Luck, Prosperity and a Monster – Happy Chinese New Year

Do you remember Christmas morning as a child? I remember bursting with excitement waiting for gifts, while my dad got a cup of coffee. Chinese children feel that same excitement waiting for red envelopes on New Years Eve. What we call Chinese New Year is known as Spring Festival or  春节 in China. It is the most important holiday in China. Families return home to celebrate and hope for a prosperous new year, but as with Christmas, Chinese New Year has a darker side.

In Chinese mythology, a creature called the 年兽 or nián shòu comes out to eat people. The word nián shòu is often shortened to nián or year. The nián is afraid of three things: the color red, fire and loud noises. In the past, some villagers put red scrolls on the gate and lit fireworks at midnight to scare the nián away. The nián has never been seen again, but people continue the practice today.

Spring is upside down

Chinese New Year starts with the tradition of cleaning and organizing the home, both inside and out. People are letting go of the old in order to welcome the new. Once the house is clean, families shop for food, firecrackers, pastries and maybe 酒 or jiǔ.

Chinese families hang red scrolls or pieces of paper on the gate and doors. One of the scrolls is an announcement of the coming new year. Chinese people write the Chinese character, spring, on a red scroll and hang it upside down on the front gate. In Chinese, similar sounding words can add new meaning to a phrase. In this case, upside down sounds similar to arrive. Thus, by hanging the word spring upside down, Chinese people are announcing the arrival of Spring Festival or 春节.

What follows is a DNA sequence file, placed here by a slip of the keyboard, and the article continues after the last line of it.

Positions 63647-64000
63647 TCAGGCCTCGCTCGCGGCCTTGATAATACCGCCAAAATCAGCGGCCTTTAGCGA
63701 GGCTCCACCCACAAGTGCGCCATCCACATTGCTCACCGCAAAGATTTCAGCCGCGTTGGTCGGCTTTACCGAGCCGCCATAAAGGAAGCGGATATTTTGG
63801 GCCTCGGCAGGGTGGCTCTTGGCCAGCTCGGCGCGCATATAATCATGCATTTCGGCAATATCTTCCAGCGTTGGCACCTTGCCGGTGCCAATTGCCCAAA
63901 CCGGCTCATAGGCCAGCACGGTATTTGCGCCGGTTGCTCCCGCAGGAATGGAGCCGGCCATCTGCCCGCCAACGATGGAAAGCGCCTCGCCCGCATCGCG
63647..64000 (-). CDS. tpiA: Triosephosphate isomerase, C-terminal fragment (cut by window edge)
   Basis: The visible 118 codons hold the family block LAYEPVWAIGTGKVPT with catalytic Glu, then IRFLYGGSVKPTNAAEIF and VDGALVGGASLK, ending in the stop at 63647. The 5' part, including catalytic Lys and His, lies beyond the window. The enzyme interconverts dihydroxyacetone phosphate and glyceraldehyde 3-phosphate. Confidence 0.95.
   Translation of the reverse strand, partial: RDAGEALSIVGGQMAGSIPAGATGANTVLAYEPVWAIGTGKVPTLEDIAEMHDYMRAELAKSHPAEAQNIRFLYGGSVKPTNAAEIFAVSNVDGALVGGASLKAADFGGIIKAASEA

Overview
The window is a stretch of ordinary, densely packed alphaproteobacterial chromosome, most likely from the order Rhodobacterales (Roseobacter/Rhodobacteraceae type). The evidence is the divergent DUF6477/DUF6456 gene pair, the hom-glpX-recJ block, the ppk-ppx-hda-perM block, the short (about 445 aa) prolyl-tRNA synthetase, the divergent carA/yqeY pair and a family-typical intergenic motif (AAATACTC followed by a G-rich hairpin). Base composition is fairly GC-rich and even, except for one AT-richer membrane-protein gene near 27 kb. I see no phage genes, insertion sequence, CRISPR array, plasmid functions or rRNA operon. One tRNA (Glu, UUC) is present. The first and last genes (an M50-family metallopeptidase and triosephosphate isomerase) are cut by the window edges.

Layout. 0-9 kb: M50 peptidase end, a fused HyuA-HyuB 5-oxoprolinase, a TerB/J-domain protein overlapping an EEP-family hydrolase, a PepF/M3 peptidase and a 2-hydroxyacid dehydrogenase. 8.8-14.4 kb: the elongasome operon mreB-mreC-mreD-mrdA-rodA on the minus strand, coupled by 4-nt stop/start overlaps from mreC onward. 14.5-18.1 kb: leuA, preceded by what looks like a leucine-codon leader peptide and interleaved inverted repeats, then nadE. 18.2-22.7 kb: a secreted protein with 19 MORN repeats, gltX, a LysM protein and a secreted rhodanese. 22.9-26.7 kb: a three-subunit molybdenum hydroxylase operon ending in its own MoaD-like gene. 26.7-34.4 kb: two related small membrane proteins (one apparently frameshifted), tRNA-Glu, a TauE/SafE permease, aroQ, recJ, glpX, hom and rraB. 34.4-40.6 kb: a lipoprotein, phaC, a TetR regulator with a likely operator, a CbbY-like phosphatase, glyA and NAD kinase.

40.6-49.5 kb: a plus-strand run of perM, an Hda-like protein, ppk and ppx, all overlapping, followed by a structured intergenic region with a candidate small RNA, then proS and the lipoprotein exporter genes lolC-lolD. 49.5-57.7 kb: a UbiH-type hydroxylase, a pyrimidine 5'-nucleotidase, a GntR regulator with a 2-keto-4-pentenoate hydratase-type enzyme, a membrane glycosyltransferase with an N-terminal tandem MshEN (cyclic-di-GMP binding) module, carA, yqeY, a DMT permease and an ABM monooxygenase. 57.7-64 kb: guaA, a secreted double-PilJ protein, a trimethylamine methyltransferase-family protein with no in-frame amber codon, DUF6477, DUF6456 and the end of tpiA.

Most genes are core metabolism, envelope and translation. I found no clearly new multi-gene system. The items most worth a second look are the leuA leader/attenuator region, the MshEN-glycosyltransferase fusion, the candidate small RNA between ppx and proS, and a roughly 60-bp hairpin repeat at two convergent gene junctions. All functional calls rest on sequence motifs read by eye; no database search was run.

Fish and chicken for a lucky and prosperous new year

For their New Years Eve dinner, people often eat fish, chicken and dumplings. Each of these foods have special meaning. Again, how the word sounds adds new meaning to the words fish and chicken.  Fish or 鱼 sounds like the word for left over. People eat fish in hopes that they will have more than they need. Chicken or 鸡 sounds like the word for auspicious, and people eat chicken in hopes for luck in the new year. Families also eat dumplings or 饺子, which look like gold nuggets and represent wealth.

After dinner, parents give their children red envelopes or 红包 hong bao. There is a saying, 恭喜发财 or gōngxǐ fācái, which means Congratulations and get rich. The hope is for a prosperous new year. Chinese New Year or Spring Festival celebrations start this Wednesday. We wish you a happy and prosperous new year. How will you celebrate?